Anders Norman, brewer at Temple Brewing Company, was swayed by the stewed fruit, chocolate and slight hop aroma of the Tuatara. While Miro Bellini warmed to the Red Duck's cherry ripe and dried fruit characters on the nose, and its softness across the palate.

The judges were evenly split on the porters though, and the score remained even.

Round 4: Experimental

Moon Dog Bad Boy Bubbly (AU) v Yeastie Boys The Sly Persuader (NZ)

These two breweries often ask questions about what beer is, and what it can be. The Bad Boy Bubbly by Moon Dog uses a champagne yeast and a few other tricks to create something that pours more like a sparkling wine than a beer. Toying with a similar idea, Yeastie Boys' The Sly Persuader adds a wine-derived candi-sugar and uses Nelson Sauvin hops to give a Sauvignon Blanc character. Sounds like satire, doesn't it?

Yet we all had a lot of fun with these wacky brews. Toby Martin thought the Moon Dog would be perfect for wine drinkers who don't like beer. "That's the kind of beer I want behind the bar when someone says I only drink white wine," he said.

But John Cope-Williams found the Moon Dog a bit too sweet, and preferred the light, buttery, slight yeasty character of The Sly Persuader.

The results fell towards the Bad Boy Bubbly. Our panel felt it was a great example of how far you could to take the concept of beer, pushing Australia ahead.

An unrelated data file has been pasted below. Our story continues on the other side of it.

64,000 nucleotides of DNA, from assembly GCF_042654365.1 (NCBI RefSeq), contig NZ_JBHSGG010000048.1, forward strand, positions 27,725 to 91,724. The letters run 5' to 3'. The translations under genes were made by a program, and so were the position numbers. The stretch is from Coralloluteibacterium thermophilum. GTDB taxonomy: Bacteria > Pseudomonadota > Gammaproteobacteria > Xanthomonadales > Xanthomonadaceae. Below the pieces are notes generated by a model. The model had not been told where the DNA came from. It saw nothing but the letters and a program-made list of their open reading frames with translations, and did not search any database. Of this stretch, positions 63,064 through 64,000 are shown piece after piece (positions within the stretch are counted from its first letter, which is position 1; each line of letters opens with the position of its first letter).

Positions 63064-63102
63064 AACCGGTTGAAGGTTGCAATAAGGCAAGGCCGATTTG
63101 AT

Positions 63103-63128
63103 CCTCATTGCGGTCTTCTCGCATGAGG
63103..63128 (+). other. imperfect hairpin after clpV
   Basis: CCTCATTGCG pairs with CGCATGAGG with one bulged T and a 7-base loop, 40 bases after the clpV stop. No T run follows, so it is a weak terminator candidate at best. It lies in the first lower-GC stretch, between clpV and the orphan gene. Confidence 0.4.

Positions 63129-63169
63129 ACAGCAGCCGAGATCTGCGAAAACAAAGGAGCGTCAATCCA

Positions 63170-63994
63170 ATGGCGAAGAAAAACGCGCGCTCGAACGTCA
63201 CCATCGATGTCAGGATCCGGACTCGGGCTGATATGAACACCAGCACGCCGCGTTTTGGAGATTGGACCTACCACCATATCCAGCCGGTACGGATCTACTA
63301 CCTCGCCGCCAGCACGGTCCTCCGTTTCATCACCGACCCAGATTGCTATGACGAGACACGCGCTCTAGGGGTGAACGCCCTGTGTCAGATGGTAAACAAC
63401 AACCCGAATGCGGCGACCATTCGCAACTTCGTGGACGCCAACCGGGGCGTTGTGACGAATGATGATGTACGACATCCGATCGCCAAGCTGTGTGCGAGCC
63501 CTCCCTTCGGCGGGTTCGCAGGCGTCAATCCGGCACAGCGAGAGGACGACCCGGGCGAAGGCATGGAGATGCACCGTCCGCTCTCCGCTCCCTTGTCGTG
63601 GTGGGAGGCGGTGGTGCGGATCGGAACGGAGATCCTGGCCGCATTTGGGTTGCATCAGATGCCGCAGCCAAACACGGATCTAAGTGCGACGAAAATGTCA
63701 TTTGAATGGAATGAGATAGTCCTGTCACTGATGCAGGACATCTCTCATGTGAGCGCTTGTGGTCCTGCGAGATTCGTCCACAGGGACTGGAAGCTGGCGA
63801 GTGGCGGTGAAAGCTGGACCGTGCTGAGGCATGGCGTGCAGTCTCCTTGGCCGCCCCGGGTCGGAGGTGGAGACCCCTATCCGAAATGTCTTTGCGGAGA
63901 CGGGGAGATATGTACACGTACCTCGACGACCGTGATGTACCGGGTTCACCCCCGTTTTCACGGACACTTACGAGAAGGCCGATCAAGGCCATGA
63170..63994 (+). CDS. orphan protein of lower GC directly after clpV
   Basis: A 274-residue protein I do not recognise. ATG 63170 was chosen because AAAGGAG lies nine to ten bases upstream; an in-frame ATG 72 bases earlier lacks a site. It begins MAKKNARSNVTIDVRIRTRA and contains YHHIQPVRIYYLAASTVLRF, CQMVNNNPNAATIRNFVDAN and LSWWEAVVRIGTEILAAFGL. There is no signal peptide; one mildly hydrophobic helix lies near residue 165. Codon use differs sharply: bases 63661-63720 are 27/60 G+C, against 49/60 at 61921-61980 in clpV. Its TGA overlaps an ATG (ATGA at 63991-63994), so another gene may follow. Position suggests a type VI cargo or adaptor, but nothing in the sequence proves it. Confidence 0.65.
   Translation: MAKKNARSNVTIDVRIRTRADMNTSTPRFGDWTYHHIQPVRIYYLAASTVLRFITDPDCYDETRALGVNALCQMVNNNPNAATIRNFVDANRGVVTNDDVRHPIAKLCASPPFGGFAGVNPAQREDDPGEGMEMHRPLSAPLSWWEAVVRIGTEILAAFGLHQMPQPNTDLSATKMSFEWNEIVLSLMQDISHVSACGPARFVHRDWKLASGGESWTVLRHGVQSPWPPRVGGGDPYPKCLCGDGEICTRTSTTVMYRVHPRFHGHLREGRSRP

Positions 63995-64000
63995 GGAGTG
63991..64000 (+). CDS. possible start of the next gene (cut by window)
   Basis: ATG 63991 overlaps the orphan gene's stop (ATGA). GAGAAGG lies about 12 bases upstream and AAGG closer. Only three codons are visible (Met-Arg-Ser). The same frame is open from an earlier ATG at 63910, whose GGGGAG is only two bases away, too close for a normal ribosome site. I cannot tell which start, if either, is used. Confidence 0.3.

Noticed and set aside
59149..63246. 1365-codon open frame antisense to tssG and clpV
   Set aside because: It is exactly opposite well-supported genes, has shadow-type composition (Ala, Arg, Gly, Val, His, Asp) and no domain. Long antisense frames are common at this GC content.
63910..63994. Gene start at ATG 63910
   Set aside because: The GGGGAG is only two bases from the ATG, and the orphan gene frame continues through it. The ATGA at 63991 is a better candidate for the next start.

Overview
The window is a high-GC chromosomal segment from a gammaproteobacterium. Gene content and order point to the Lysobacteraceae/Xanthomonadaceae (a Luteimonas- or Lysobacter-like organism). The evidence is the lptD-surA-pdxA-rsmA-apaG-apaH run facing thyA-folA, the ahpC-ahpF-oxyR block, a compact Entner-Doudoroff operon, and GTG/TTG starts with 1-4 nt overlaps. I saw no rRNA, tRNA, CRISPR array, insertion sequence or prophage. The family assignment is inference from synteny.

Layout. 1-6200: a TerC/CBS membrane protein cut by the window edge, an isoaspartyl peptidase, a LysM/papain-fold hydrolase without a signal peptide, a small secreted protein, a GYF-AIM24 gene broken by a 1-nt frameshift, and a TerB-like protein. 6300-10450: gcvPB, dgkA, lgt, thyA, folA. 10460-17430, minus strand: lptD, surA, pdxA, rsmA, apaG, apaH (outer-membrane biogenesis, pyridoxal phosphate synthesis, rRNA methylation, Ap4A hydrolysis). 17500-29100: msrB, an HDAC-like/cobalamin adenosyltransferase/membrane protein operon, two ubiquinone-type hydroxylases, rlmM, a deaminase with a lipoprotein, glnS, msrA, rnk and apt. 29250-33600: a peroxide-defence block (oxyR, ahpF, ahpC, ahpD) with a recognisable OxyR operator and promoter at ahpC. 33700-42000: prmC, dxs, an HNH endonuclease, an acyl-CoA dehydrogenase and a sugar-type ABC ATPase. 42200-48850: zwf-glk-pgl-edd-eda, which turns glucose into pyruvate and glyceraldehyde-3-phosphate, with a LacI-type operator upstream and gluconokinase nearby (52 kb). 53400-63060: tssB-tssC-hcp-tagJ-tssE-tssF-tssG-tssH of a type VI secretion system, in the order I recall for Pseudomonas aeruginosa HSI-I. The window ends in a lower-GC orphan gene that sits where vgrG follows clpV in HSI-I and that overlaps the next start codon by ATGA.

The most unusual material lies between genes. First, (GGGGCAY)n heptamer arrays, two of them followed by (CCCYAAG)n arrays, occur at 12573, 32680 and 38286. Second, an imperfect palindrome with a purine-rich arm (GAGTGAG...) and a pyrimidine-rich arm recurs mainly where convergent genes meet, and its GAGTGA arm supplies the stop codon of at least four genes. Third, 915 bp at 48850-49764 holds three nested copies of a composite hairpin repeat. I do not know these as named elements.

Round 5: IPA

Kaiju! Metamorphosis IPA (AU) v 8 Wired Hopwired IPA (NZ)

Our seasoned judges enjoyed this match up the most. The Hopwired is uniquely Kiwi, using 100 per cent New Zealand hops and locally grown pale ale malt, while the Kaiju! team is often credited with producing some of Australia's hoppiest brews.

Half of our beer nuts went for the Hopwired, preferring its fresh, floral, lychee flavours, and long lasting bitterness, while the other half preferred the Metamorphosis and its rich, hoppy, malty booziness.

And that's that, a draw here meant that the Aussies unconvincingly held on to the slightest of wins.


Hundreds of different beers - including pilsners, pale ales, session ales, wheat beers, etc - could have easily replaced the brews we selected, such is the growth of the brewing industries in Australia and New Zealand.

Kiwi brewers in particular have led the way in pushing the boundaries in this part of the world, as Cope-Williams pointed out: "Many Kiwi brewers stuck their necks out a lot earlier than the Aussies, and tested what the market really wanted, instead of just producing a beer that was going to sell."

The success of New Zealand's hop growers also gave the industry a significant advantage, added Miro Bellini. "Their whole supply chain is so strong. It's like a chef using fantastic ingredients; amazing hops make any brewer excited."

Our curious little tasting shows that Australian brewers are right there with them. Brewers from both countries are pushing each other forward, and we can continue to expect more unique, quality beer into the future.

What's your favourite local beer, and why?